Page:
- Click on the Start orb at the bottom left of your screen and search for “msconfig” (without the quotes). Run it, go to services and check the box “Hide all Microsoft services”. Now disable (uncheck) all the services that you don’t recognise (make sure you know what you’re doing!). Then click on the Startup tab and uncheck the items that you don’t recognise. Reboot. (Tutorial here and video tutorial here -not mine)
- If you suspect an infection on your machine, then you should use an online virus scanner before you go any further. Chose any of these: Kaspersky Online Scanner, BitDefender Online Scanner, Eset Online Scanner, TrendMicro Online Scanner
- (Adv.) Further on, if you suspect a rootkit, then download and run Kaspersky Virus Removal tool, or Hijack This, or Rootkit Buster, or Sophos Anti-Rootkit, or GMER
- Now uninstall all the unnecessary software from your machine and reboot. (Start-Control Panel-Programs and Features). Win7 performance optimisation tutorial by Microsoft here
- After rebooting, run CCleaner one more time (Right click on Recycle bin and select Run CCleaner). Unless you’ve got a good Internet security suite installed on your machine, uninstall it, reboot and then install Kaspersky Internet Security. Comes with 30 days trial. For free solutions, use one of these
1.2 Linux users – well most of you already know what you’re doing so I’m not gonna brag about it. Here are 3 steps for more novice Linux users and 1 for advanced:
- Use a popular distro that provides regular security updates and has a 6-9 months release cycle. eg. the multiple flavours of Ubuntu, Linux Mint, OpenSuse, Mandriva, Fedora, CentOS. Always keep your distro up to date! (I run sudo apt-get update / sudo apt-get upgrade every time I log into my Linux)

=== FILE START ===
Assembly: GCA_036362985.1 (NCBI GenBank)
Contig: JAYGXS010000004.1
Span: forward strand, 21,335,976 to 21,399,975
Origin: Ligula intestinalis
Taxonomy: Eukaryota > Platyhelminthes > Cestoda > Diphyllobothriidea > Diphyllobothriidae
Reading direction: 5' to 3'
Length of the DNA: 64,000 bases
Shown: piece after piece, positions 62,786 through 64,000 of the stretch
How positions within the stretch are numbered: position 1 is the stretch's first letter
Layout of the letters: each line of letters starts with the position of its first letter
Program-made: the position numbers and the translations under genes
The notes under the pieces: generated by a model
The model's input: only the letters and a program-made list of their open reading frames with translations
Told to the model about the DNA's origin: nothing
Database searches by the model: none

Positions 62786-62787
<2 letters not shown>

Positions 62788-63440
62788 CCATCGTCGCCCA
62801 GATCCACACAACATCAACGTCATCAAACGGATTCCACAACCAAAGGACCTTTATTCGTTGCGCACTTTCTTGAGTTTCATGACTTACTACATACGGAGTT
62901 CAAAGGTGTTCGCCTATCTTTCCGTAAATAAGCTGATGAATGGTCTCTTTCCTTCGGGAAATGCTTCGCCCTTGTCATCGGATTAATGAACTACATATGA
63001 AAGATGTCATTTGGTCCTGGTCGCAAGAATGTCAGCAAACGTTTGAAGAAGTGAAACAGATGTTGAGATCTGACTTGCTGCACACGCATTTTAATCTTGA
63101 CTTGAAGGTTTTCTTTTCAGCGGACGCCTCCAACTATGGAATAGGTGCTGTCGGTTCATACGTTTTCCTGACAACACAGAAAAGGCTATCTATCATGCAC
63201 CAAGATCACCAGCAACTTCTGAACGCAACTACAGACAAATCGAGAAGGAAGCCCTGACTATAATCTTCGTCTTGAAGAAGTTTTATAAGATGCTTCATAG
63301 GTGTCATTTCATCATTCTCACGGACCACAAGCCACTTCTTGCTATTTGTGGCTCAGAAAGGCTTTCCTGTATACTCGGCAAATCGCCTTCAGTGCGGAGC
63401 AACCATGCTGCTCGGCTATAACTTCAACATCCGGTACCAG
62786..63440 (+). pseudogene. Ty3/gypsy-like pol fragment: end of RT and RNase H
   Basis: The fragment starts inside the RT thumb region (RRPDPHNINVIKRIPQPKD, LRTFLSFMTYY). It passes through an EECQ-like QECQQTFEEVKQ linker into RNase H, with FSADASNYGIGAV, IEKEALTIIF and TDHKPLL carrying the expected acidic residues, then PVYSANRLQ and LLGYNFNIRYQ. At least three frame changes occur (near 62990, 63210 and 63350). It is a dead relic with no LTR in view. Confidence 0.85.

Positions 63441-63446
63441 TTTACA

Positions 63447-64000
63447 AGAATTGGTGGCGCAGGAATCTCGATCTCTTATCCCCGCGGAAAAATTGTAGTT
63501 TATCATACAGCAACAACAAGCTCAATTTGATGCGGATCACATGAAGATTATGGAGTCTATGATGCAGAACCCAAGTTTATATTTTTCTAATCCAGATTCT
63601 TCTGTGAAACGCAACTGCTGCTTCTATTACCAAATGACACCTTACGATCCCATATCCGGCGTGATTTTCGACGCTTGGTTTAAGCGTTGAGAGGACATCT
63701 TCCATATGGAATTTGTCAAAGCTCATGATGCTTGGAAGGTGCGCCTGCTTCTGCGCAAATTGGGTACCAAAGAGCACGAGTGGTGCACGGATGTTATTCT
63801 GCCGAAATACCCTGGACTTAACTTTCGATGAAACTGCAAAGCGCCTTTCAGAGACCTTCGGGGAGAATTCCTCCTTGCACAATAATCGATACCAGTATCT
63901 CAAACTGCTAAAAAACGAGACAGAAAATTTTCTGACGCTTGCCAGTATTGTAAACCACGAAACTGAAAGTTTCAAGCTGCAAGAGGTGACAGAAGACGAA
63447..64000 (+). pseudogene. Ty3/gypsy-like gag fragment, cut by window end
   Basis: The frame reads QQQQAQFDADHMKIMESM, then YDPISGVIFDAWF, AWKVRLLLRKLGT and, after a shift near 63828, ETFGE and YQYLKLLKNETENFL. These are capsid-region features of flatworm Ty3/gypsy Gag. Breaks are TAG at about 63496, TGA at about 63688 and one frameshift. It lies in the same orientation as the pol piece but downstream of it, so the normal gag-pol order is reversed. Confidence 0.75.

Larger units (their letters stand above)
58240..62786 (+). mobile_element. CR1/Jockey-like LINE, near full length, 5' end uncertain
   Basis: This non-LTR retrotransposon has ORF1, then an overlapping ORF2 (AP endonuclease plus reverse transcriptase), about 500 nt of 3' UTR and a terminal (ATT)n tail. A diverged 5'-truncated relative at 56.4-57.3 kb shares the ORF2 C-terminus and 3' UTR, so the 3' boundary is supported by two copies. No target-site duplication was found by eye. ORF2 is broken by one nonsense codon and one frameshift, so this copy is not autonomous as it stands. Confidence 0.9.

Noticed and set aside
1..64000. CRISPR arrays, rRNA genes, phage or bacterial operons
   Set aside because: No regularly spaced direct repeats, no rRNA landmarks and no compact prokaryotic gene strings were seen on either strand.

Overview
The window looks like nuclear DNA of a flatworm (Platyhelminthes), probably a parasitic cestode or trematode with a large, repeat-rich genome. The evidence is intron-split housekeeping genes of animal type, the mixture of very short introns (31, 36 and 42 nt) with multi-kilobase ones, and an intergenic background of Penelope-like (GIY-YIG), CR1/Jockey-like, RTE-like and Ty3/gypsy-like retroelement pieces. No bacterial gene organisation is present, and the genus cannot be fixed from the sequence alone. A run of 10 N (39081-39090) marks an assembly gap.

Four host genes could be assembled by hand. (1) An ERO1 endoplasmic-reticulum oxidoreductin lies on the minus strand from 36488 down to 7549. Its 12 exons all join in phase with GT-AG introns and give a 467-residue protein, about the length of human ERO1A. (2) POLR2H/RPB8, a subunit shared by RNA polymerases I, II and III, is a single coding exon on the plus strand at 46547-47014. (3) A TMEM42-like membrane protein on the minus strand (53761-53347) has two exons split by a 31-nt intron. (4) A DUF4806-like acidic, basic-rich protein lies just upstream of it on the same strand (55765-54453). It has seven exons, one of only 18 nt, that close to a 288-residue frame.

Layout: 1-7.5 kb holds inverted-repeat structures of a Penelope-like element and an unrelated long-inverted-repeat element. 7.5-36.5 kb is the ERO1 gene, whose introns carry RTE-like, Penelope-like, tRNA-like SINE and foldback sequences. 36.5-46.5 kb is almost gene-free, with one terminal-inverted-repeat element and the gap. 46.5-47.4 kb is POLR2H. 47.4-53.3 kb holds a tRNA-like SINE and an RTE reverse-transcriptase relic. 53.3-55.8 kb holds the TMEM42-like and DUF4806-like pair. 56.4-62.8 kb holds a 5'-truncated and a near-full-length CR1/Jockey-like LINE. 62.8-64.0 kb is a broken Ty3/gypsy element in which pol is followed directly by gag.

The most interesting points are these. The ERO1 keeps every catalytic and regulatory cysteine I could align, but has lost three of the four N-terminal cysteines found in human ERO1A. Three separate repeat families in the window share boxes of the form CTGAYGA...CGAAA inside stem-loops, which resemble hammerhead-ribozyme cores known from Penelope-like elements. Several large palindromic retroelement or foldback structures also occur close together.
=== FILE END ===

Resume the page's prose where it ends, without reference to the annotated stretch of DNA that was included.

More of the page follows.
- Use ClamAV. Set it up to update and scan automatically. This tutorial shows you how to set it up in Debian based distros.
- Use a software firewall. Select one from here that suits you but I recommend using the integrated firewall on your distro, or else (Adv.) use iptables or a dedicated firewall solution eg. SmoothWall
- (Adv.) Harden the Kernel. Hardening tutorial for Ubuntu here.
1.3 Mac users – no offence to anyone promoting no threats on Macs, but if you’re one of them allow me to tell you this politely: you are an idiot and you should switch to Windows asap because you’re a n00b. Thanks! 🙂 Seriously now, the threats on Linux and Macs get onto your machines through your browsers or your open ports (and on Mac there are plenty). Linux is a very very secure operating system because is based on the UNIX architecture. Apple’s OSX is also based on Unix since version X but while its better than Windows, its far from the security of Linux. If I were to put the top 3 most secure OSs out there, then it would be: OpenBSD – Linux – Solaris. Yeah, Windows and OSX are not there, here is why and here and here and finally here. Now my advice for you guys:
- Always install ALL updates from Apple. If they release a new cat on the marker, be sure to be on it as its faster and more secure than the previous generation. If your Mac’s hardware doesn’t support it, at least upgrade to the latest available OS for your hardware, then follow my advice in this post.
- The serious threats on Macs come through your browser. Use the latest version of Firefox for Mac for your OS. Use the latest version of Safari. Configure them correctly (see below my advice on how to configure browsers securely). How to properly clean your mac regularly.
- DO use a security suite on yr Mac if you’re not an experienced user, or at least an antivirus + the built-in firewall. If you choose to install a security suite, then pick one from here (Sophos or BiDefender would be my choice for premium and iAntivirus or Clam as free options)
- Take a look at Apple’s own security support page. Report findings if you have concerns.
- Keep an eye on securemac.com as they’ll keep you up to date with the latest threats on your platform.
Part 2. How to secure your browser?